A few weeks ago, Donnisha asked for some tips for making the 7-hr paper mache bluebirds into Christmas tree ornaments. What a great idea! I wrote the bluebird tutorial almost exactly 1 year ago so folks would have a fast, easy way to create a present for someone who loves handmade gifts. (I think most of the bluebirds actually ended up on wedding cakes–a use that had not occurred to me until I read your comments.)
Today’s post is all about little bluebirds that can hang from a tree. They look almost exactly like the ones I made last year, but the one I made today took 4 hours instead of 7. If you wanted to, you could probably make enough for a small Christmas tree in half a day.
I cut down the time with two new techniques. First, I used my paper mache clay recipe instead of torn paper strips and paste. The clay goes on in just one layer, and it doesn’t need to be sanded because it goes on smooth. (You only need about 2 tablespoons of paper mache clay for each bird. The recipe will make about a quart, so you can make lots of birds.
Then, I found a way to hold the birds so the entire surface could be covered in one go. That cut down a lot on drying time.
I know you figured this out already, but all your birds don’t have to be blue. Canary yellow and cardinal red would look lovely on your tree.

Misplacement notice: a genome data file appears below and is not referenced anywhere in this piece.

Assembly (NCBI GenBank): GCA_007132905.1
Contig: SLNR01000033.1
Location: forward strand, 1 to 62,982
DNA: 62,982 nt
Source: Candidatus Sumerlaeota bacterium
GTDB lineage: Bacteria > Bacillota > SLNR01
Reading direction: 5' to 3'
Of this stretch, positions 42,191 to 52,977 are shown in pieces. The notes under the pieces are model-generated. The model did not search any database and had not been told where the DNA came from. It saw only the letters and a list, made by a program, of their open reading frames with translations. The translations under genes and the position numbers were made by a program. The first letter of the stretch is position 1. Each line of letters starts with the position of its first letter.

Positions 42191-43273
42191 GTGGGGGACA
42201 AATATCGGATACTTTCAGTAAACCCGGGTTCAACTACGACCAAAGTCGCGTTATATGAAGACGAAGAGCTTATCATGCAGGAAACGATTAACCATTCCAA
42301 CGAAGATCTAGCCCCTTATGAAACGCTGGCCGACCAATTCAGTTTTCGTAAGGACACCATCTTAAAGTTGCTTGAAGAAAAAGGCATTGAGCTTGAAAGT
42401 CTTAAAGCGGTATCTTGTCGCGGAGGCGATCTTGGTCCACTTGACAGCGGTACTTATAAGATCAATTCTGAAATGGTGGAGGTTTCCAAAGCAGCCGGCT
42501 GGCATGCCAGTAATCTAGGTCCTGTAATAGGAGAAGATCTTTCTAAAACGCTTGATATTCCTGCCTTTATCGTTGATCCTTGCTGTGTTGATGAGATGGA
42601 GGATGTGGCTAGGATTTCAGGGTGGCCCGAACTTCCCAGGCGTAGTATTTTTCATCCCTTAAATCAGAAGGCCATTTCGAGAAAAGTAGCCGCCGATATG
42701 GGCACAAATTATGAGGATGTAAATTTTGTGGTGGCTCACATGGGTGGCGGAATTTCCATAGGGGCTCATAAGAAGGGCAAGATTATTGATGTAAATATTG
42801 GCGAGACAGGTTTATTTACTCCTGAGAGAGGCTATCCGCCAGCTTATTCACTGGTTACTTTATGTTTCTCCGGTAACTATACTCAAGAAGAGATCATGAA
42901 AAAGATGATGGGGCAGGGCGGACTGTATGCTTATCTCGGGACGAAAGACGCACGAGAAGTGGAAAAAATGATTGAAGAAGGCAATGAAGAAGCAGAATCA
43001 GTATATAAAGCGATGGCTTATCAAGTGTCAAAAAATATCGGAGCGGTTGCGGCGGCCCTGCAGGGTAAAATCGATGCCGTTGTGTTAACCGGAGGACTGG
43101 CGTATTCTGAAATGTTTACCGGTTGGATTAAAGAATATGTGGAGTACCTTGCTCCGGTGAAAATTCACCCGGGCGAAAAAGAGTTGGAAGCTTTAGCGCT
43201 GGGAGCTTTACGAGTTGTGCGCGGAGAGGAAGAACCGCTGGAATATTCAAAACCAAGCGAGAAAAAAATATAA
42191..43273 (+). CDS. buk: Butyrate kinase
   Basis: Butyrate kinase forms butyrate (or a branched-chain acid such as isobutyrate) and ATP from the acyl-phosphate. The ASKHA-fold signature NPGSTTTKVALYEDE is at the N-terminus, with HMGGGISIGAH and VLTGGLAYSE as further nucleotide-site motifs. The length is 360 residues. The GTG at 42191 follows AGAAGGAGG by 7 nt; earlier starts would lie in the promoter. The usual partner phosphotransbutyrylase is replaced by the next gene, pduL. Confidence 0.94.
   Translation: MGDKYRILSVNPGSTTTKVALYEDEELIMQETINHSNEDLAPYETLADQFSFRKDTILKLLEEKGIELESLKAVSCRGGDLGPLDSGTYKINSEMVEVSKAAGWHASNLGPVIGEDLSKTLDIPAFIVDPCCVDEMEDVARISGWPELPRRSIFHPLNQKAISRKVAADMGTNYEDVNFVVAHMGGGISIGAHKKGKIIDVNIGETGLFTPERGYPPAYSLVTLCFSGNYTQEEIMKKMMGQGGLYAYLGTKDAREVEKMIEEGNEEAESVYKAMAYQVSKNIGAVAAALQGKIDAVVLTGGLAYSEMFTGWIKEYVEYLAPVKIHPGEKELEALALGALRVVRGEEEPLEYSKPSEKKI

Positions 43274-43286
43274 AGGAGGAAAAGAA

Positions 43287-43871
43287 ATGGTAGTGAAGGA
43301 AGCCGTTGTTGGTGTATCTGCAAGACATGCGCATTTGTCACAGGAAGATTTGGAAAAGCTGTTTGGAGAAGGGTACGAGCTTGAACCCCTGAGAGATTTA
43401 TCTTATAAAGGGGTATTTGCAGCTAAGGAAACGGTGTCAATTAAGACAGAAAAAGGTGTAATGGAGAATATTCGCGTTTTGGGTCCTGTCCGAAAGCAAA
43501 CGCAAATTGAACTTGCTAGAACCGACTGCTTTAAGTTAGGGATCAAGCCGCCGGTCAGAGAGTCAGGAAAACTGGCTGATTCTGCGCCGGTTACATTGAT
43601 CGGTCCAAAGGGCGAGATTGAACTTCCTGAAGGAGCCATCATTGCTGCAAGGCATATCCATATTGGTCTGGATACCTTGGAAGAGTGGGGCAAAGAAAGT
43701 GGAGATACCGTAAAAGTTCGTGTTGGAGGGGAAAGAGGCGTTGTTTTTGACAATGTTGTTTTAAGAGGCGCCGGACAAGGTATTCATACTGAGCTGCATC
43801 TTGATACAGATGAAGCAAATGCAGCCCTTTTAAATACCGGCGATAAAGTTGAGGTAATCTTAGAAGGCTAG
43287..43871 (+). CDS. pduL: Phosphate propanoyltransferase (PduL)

So – here’s how to make the new 4-hr Bluebirds:
For each bird you want to make, form a teardrop-shaped ball from 1/2 of a page of newspaper and wrap it completely with masking tape. (If the sheet spans two pages, you would use only 1/4 of the sheet). Tear another 1/2 page of newspaper into four pieces and use one of the pieces to make a flattened ball for the head.
Tape the two balls together to form your bluebird. The pointy end of the teardrop-shaped ball is the tail end.
This part is going to seem a little rude, but it really does help. Take a sharp stick, (I used a 6″ long bamboo skewer), and poke it into the underside of your bird. It won’t hurt, I promise.
Cut out two triangular wing tips and one M-shaped tail from a scrap of cardboard.
Tape the tail on first , and then tape the wingtips so wing tip overlaps the other.
Cut a triangle out of light cardboard for the beak. Use the kind of cardboard they use to make cereal cartons. Make the triangle about twice as long as you think the beak should be, and cut tabs in the wider end. You’ll use these tabs to tape the beak to the bird.
Crease the beak so it has a ridge down the center. Clip off the sharp point, as shown. Tape the beak to the bird.
Now twist a thin wire into a loop and securely tape the ends to the bird’s back, leaving the loop free. You could also use fishing line, a twist tie you used to find in a carton of garbage bags, or heavy thread.
Mix up a batch of paper mache clay. Follow the instructional video you’ll find here. The recipe makes more clay than youÂ need for one bird, so be sure to keep the left-over clay in an airtight container. You can use it tomorrow for another project.